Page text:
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GloomMonger

Who Is Responsible For Security?

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The house we rent is not very secure. A solid shoulder barge would open the front door and the handle comes off the back door and the garden gate is off its hinges. Can I ask the landlady to rectify this?

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Just to clarify, is my Landlady obliged by law to provide a secure property?

Above a simple lock I would have thought not.

You can easily break into most propety using distructive force. If the LL was expected to provide protection for some level of force, where is he expected to stop?

tim

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Above a simple lock I would have thought not.

You can easily break into most propety using distructive force. If the LL was expected to provide protection for some level of force, where is he expected to stop?

tim

Fair point, but insurance companies expect a certain level of security to qualify for home insurance, surely I can expect the same as a tenant? If she is not obliged to make the changes then I will have to pay hundreds for a locksmith to sort it and hundreds for a new back gate to be fitted. I thought one of the benefits of renting was the landlord bears these costs. I'm not asking for a new kitchen but our neighbours were recently burgled which makes me worry.

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Fair point, but insurance companies expect a certain level of security to qualify for home insurance, surely I can expect the same as a tenant? If she is not obliged to make the changes then I will have to pay hundreds for a locksmith to sort it and hundreds for a new back gate to be fitted. I thought one of the benefits of renting was the landlord bears these costs. I'm not asking for a new kitchen but our neighbours were recently burgled which makes me worry.

Simples, look for a more secure property to rent and leave.

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I think you should point this out to your landlady and ask her to sort it, in a nice way.

Just say you are a little scared/worried and could she see her way forward to making the property more secure.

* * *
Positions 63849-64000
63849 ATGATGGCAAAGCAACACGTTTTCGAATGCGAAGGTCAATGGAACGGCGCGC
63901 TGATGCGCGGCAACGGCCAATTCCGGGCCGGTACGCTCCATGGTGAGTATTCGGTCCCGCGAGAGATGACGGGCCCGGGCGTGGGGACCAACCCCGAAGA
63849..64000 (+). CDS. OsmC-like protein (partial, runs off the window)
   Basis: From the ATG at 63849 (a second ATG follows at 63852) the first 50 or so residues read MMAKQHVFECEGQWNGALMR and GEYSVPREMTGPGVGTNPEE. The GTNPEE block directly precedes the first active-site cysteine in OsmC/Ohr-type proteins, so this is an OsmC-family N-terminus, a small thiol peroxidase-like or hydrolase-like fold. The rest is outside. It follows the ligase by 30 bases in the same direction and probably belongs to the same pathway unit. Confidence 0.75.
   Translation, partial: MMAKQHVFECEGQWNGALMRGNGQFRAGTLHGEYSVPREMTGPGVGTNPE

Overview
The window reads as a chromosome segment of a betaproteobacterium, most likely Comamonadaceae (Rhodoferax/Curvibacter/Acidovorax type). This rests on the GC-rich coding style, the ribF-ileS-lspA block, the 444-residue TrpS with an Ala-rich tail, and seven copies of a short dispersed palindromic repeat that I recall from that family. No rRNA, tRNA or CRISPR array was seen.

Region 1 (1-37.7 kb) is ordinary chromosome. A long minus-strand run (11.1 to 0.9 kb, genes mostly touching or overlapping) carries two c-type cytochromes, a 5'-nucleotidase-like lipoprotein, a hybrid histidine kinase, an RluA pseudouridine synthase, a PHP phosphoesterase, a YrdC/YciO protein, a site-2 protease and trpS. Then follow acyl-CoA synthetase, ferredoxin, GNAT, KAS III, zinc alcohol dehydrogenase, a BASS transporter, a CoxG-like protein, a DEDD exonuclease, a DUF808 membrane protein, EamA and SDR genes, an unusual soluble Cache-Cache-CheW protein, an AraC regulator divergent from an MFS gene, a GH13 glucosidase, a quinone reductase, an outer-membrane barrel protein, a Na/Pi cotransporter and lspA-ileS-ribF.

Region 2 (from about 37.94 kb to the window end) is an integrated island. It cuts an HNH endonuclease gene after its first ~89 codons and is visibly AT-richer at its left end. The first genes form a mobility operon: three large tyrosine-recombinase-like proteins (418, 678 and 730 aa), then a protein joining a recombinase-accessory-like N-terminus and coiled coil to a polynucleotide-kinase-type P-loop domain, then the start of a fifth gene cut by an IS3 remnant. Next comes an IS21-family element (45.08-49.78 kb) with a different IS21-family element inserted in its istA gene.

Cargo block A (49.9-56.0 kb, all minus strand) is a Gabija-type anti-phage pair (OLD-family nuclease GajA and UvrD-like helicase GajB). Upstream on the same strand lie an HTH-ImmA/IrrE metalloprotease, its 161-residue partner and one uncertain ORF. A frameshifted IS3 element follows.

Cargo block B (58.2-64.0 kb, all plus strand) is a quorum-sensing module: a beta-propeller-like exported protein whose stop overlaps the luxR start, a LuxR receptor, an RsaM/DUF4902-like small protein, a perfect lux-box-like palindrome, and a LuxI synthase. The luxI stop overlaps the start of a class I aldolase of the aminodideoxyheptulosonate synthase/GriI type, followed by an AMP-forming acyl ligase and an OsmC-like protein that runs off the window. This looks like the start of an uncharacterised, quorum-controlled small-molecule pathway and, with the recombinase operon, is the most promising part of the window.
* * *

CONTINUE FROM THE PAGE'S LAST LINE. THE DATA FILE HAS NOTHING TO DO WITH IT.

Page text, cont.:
The other possible way is to ask the local neighbourhood watch policeman to give you a visit and see what he says. That way you could get some back up with your landlady.

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The insurance companies often insist on a 5 lever dead lock (think that is the term) rather than a classic yale lock. So it can be quantified to some extent - ie if you just have a yale lock your insurance will cost more or they will not insure.

I don't have a 5 lever lock on my (rental) door.

I said so on the insurance form and got insurance without problem (and no noticable loading)

tim

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The insurance companies often insist on a 5 lever dead lock (think that is the term) rather than a classic yale lock. So it can be quantified to some extent - ie if you just have a yale lock your insurance will cost more or they will not insure.

On the other hand, in many HMOs the fire authorities are emphatic that the doors be of the Yale type so people can't be trapped while frantically trying to find the key which another occupant has put in a safe place!!

Certainly Universities insist on Yale-type locks on their student-approved lets.

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On the other hand, in many HMOs the fire authorities are emphatic that the doors be of the Yale type so people can't be trapped while frantically trying to find the key which another occupant has put in a safe place!!

Certainly Universities insist on Yale-type locks on their student-approved lets.

I have only a deadlock. It's wonderful! Not so much for the obvious reason (can't accidentally lock myself out) as because it means I can leave my keys in the door whenever I'm at home. No more frantic key-hunts!

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  • 244 Brexit, House prices and Summer 2020

    1. 1. Including the effects Brexit, where do you think average UK house prices will be relative to now in June 2020?


      • down 5% +
      • down 2.5%
      • Even
      • up 2.5%
      • up 5%



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